Ditto mark facts for kids
English ditto mark
The ditto mark (”) is a typographic symbol indicating that the word(s) or figure(s) above it are to be repeated. For example:
|Black pens, box of twenty||.....||$2.10|
|Blue ” ” ” ”||.....||$2.35|
Early evidence of ditto marks can be seen on a cuneiform tablet of the Neo-Assyrian period (934–608 BCE) where two vertical marks are used in a table of synonyms to repeat text.
In China the corresponding historical mark was two horizontal lines (二), found in bronze script from the Zhou Dynasty, as in the example at right (circa 825 BCE). In script form this became 〻, and is now written as 々; see iteration mark.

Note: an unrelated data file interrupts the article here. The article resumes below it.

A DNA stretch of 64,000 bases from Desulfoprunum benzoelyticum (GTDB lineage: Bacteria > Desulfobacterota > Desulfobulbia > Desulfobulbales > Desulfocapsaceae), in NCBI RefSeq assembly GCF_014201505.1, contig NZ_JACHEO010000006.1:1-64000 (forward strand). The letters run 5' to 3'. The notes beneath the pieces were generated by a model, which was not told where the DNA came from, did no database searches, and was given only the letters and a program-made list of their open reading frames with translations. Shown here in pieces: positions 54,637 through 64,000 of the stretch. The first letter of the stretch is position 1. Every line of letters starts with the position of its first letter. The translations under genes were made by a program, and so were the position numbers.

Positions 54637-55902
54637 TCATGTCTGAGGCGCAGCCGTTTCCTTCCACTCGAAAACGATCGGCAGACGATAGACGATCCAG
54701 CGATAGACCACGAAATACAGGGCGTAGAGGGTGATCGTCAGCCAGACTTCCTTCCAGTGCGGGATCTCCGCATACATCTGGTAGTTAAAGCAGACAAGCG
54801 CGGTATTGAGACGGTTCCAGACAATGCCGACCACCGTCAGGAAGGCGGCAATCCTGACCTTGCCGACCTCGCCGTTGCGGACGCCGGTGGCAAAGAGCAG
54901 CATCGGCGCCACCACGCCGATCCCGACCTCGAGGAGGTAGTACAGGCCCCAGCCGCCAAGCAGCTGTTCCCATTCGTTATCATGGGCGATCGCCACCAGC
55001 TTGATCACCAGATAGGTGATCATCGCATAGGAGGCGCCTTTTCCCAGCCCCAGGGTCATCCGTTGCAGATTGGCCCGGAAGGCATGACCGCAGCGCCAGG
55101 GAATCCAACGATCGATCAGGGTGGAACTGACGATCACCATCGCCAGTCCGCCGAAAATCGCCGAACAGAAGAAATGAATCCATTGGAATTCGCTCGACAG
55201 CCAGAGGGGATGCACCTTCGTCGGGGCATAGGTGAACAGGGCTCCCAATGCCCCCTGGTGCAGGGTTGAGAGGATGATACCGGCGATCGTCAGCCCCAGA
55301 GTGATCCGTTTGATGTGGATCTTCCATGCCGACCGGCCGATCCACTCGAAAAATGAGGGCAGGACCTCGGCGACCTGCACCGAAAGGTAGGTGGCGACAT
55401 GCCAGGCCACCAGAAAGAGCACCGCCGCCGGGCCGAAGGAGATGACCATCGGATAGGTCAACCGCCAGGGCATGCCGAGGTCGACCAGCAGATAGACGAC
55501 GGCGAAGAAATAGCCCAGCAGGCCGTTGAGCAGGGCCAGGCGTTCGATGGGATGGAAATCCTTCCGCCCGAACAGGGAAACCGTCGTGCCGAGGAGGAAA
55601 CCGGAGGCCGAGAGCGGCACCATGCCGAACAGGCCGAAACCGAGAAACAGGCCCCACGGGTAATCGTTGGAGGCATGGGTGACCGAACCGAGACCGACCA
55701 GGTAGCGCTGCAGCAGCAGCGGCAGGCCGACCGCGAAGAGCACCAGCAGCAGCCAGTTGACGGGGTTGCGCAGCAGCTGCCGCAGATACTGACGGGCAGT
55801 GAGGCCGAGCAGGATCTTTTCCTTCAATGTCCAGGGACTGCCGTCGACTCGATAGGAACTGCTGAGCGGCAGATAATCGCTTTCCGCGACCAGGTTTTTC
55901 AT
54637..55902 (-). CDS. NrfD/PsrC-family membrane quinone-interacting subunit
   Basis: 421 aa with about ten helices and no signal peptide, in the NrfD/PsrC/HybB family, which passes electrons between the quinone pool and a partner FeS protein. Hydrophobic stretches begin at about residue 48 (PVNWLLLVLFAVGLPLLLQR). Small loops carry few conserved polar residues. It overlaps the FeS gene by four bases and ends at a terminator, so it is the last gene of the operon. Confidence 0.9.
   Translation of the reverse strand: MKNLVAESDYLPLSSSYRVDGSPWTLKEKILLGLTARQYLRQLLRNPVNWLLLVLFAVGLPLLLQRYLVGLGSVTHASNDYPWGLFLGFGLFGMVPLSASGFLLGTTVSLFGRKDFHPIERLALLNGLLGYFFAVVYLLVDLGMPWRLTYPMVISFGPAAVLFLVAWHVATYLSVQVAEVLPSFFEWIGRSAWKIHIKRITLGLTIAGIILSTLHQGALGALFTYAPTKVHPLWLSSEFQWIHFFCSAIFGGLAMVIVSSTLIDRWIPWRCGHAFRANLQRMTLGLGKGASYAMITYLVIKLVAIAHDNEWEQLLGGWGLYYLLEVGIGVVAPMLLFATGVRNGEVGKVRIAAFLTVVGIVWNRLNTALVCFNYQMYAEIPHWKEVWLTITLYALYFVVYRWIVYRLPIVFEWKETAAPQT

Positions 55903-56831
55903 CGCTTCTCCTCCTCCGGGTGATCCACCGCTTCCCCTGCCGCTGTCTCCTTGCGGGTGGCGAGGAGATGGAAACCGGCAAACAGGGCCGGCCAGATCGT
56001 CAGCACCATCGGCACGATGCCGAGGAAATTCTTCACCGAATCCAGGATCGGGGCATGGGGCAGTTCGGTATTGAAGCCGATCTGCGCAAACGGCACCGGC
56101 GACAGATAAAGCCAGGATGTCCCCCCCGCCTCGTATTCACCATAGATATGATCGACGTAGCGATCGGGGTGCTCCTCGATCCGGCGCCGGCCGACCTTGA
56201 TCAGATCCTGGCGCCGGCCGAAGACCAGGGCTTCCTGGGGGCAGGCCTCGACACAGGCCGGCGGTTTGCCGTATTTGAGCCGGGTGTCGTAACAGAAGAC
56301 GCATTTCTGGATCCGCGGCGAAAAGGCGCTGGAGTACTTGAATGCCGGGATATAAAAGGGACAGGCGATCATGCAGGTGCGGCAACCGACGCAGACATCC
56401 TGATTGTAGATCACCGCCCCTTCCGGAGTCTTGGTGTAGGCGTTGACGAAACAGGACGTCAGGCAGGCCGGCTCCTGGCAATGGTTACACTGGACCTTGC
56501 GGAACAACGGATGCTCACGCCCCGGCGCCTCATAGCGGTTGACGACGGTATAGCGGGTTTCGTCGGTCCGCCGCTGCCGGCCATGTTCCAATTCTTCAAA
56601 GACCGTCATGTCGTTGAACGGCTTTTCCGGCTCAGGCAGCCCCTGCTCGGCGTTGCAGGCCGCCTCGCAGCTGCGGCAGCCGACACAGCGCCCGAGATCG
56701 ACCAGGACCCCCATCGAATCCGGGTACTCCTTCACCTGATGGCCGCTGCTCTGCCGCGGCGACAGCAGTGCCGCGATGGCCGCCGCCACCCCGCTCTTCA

The word ditto comes from the Tuscan language, where it is the past participle of the verb dire (to say), with the meaning of "said", as in the locution "the said story". The first recorded use of ditto with this meaning in English occurs in 1625.
The graphical shape of the ditto mark may vary according to different language uses. It is generally represented by a quotation mark pointing to the right. Therefore, it would be ” in English, » in French, „ in German, ╶‖╴ or » in Greek and so on.
Ditto mark Facts for Kids. Kiddle Encyclopedia.